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Leicester Special Collections

Layamon's Brut

 Brut. The St Alban's Chronicle.

Layamon's Brut: The St Alban's Chronicle. 15th century. A reference to Goneril, one of Lear's daughters, is seen around the middle of the page.

In the 12th century, an English monk called Layamon took upon himself the task of writing a historiography of the British Isles in the form of a poem. The poem is named after the supposed mythical founder of Britain, Brutus of Troy. It is written in Middle English in a loose alliterative style. Two surviving 12th century copies of the manuscript are in the British Library. Archives and Special Collections at David Wilson Library holds a very rare manuscript copy, possibly from the 15th century, known by historians as the St Alban's Chronicle.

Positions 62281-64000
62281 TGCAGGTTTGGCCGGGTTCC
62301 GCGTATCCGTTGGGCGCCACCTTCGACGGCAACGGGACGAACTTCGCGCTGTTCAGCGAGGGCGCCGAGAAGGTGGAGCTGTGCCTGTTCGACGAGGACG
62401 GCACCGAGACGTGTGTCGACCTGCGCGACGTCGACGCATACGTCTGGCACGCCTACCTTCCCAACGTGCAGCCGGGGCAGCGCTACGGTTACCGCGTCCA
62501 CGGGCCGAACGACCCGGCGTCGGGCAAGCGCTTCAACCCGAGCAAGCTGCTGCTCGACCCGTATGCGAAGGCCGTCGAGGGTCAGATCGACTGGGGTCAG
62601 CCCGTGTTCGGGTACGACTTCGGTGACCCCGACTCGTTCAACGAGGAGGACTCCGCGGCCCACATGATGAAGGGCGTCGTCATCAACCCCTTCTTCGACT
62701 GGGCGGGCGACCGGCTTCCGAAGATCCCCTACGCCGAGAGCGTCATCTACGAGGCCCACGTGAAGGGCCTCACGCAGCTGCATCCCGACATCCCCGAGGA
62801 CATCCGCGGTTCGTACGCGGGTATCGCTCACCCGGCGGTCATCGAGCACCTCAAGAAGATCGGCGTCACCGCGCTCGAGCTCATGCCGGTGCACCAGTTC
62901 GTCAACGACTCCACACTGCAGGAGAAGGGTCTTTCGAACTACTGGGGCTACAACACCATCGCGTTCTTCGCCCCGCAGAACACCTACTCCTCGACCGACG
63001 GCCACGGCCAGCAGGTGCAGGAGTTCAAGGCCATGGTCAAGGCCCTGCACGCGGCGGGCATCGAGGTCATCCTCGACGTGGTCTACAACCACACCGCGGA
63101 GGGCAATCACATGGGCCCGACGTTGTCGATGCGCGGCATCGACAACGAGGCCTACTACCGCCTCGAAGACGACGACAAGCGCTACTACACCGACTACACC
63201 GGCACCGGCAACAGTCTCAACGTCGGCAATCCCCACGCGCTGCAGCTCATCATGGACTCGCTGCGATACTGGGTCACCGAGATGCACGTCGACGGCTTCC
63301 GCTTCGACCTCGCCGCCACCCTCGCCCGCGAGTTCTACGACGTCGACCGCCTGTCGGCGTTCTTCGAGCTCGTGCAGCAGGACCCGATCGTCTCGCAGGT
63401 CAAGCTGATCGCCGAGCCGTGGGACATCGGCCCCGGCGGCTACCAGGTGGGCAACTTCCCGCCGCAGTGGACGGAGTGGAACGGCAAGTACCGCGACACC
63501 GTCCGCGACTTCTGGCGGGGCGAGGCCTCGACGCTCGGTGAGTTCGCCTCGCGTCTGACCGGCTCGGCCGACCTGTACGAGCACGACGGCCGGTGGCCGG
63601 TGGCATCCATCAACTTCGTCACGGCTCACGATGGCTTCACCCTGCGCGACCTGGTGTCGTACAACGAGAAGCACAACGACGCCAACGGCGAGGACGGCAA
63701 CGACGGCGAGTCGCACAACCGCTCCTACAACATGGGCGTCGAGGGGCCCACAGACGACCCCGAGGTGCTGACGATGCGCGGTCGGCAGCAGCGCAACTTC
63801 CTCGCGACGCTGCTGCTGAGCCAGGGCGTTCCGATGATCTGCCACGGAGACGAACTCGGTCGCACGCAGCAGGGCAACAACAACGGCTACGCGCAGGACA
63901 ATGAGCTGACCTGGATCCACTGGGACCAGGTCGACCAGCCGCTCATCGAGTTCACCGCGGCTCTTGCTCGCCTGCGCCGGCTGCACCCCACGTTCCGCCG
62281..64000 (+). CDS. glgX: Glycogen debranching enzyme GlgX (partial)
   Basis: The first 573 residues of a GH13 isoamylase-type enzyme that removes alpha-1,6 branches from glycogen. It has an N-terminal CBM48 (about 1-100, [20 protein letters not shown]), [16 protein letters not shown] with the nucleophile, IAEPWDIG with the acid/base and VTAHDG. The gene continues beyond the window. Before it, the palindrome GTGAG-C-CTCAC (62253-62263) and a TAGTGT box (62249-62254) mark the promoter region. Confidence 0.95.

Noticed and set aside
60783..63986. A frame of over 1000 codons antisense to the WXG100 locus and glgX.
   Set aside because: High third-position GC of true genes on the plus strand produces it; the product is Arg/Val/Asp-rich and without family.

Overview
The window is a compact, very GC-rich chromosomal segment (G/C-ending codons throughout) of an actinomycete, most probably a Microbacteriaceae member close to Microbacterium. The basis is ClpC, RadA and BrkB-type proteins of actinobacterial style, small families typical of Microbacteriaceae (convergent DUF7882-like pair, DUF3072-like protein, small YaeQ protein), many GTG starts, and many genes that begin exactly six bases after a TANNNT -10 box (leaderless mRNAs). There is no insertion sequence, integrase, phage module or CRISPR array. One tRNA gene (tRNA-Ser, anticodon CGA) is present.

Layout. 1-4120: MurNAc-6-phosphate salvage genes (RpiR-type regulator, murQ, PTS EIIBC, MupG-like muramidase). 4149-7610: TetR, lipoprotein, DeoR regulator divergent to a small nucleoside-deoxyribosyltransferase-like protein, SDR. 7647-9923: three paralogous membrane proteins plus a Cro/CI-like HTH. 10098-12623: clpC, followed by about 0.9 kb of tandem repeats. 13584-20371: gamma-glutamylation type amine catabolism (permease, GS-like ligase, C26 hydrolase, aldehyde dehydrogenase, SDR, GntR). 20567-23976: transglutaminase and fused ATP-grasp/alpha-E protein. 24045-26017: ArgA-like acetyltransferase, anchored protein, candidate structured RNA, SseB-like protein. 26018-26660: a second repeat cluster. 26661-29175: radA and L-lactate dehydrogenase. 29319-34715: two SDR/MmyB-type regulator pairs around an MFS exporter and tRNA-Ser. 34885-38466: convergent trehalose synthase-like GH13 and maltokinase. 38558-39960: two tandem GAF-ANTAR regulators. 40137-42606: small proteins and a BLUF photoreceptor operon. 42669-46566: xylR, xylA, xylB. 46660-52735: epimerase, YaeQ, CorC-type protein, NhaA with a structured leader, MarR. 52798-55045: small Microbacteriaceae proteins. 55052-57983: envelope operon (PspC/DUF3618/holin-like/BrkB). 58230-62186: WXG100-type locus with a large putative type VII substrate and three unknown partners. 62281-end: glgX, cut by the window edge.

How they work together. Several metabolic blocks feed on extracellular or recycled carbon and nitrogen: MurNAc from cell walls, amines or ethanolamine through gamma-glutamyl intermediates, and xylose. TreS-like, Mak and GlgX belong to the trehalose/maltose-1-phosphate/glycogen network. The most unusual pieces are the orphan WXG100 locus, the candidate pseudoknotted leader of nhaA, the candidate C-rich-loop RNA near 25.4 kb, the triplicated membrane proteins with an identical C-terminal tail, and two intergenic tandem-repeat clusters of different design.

The text contains references to two of the most legendary kings in the land: Arthur and Lear. Apart from Layamon’s Brut and Geoffrey of Monmouth’s Historia Regum Britanniae (History of the Kings of Britain), there are only a few sources which actually refer to Leir, the legendary king of the Britons who was once believed to be the founder of Leicester. Historians nowadays mostly dispute the factual existence of Lear and argue that a possible explanation for the connection between the words Leir and Leicester is that the name of the king derives from the Brittonic name of the River Soar.

There is no indication that Shakespeare has ever read or seen a manuscript of Brut; his knowledge of it would have been indirect, possibly through Holinshed. Nevertheless, the connection between Brut and King Lear, one of Shakespeare’s greatest tragedies, remains.